The walks can be an issue at times, but his late life on his fastball makes the pitch near unhittable when located well. His fastball registered a 126 Stuff+ in 2022 and his slider is also well above average. The lack of a plus third pitch has held him back from carving out a consistent starting pitcher role in the past, but he’s locked that down now. Like Spencer Strider, his fastball and slider are so good he may not need a third pitch.
Projection systems have him around a 3.80 ERA this season, but he’s beaten those numbers every year he’s pitched as a starter or swingman in MLB. He should beat those numbers comfortably given his overpowering fastball.
Anytime the Rays give out a multi-year contract to a pitcher with an injury history, you have to pay attention. Their track record for tweaking and improving pitchers makes them one of the best run organizations in the entire sport. The results are early in spring training, but Eflin could have a late career breakout with his improved curveball shape and usage.
Eflin already had some of the best command and location numbers of any pitcher. His Stuff+ was below average relative to MLB starters, but his Stuff+ is solidly above average now (105) in spring because of the improved curveball.
Zach Eflin’s Curveball so far in Spring
78.3 MPH -> 76.8 MPH 🧐
-5.3 IVB -> -9.8 IVB 👌
12.9 HB -> 15.9 HB
🚨🚨100.7 stuff + -> 130.2 stuff + 🚨🚨
The Rays unlocked something. Shocking development lol
— Cameron Levy (@levy_cameron) March 21, 2023
Eflin also gets the benefit of leaving Philadelphia. He was a consistent underperformer when you compare his actual ERA to his expected ERA. One major reason for that is that he induces a lot of ground balls and the Phillies were one of the worst defenses in the league.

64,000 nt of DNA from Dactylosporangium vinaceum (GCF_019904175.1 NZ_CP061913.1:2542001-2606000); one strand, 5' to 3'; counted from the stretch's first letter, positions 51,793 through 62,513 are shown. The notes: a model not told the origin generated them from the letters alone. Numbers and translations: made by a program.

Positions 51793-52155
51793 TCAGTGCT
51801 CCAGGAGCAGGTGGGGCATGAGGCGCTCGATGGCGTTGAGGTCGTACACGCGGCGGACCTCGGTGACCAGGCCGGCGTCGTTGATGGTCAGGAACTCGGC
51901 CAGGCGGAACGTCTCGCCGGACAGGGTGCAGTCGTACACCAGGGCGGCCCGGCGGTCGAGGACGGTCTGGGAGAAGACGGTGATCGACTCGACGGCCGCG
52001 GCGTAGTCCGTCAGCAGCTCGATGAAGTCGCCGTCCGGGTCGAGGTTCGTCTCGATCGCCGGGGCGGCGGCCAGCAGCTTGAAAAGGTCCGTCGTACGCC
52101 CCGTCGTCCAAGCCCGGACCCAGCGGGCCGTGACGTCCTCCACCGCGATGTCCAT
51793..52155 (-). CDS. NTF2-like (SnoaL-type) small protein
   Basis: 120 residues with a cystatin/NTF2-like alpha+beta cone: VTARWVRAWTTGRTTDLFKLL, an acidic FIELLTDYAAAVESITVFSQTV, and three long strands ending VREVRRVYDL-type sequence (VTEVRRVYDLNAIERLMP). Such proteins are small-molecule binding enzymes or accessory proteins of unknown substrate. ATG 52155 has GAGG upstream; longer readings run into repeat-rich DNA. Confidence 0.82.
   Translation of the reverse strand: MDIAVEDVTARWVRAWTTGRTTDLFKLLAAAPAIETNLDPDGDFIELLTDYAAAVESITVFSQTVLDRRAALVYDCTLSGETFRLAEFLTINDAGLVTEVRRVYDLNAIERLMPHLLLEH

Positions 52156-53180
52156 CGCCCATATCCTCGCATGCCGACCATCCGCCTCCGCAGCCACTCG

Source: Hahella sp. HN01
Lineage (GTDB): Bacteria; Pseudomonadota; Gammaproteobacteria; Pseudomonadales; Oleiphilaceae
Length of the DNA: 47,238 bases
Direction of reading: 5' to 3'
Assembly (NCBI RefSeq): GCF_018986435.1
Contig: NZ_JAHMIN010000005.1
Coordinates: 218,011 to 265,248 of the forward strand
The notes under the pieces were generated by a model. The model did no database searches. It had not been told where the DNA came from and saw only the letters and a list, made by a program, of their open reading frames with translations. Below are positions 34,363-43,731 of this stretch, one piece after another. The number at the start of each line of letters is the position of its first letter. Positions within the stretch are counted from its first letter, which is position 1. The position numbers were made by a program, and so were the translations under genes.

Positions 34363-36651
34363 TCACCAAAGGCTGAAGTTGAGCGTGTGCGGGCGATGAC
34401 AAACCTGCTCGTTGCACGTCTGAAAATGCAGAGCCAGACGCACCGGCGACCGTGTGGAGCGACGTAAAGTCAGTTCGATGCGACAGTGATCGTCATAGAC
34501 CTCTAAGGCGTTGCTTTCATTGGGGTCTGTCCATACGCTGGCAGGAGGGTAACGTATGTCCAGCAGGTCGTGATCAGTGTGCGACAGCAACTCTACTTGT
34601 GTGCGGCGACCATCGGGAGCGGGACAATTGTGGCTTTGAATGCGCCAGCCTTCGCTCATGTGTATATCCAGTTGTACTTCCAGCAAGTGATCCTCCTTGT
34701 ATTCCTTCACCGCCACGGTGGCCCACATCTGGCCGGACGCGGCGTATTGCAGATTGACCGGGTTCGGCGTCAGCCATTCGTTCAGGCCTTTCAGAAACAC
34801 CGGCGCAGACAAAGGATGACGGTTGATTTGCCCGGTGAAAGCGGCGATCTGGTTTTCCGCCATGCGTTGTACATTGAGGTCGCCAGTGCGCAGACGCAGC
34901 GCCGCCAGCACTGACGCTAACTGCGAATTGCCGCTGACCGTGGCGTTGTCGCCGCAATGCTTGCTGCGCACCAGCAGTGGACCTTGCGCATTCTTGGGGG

Improved infield defense in Tampa Bay and a more friendly park should help Eflin immensely. When he’s healthy, he’s a bet-on pitcher.
The Nationals look like the worst team in the league on paper, and with Patrick Corbin as the Opening Day starter, it’s hard to expect much from them in 2023, especially now that Cade Cavalli is done for the year.
Gray has been a decent pitcher in his time in the majors, but his Stuff+ has taken a leap this spring because he’s changed his pitch mix. He’s throwing fewer fastballs and becoming more of a breaking ball pitcher.
His fastball has never graded out well and it’s often gotten hit hard. He allowed a .620 SLG on the fastball in 2021 and a .738 in 2022. It’s a main reason he’s allowed double-digit barrel rates in his first two full seasons as a starter.
Not having a good fastball (84 Stuff+) certainly limits him, but he can make up for it by using his excellent breaking balls more.
Officially interested in Josiah Gray again as a deep sleeper. De-emphasizing the fastball while throwing more sliders AND this new cutter *might* work. Gray used cutter 33% today. He also has not given up a home run this spring.
— Frank Stampfl (@Roto_Frank) March 21, 2023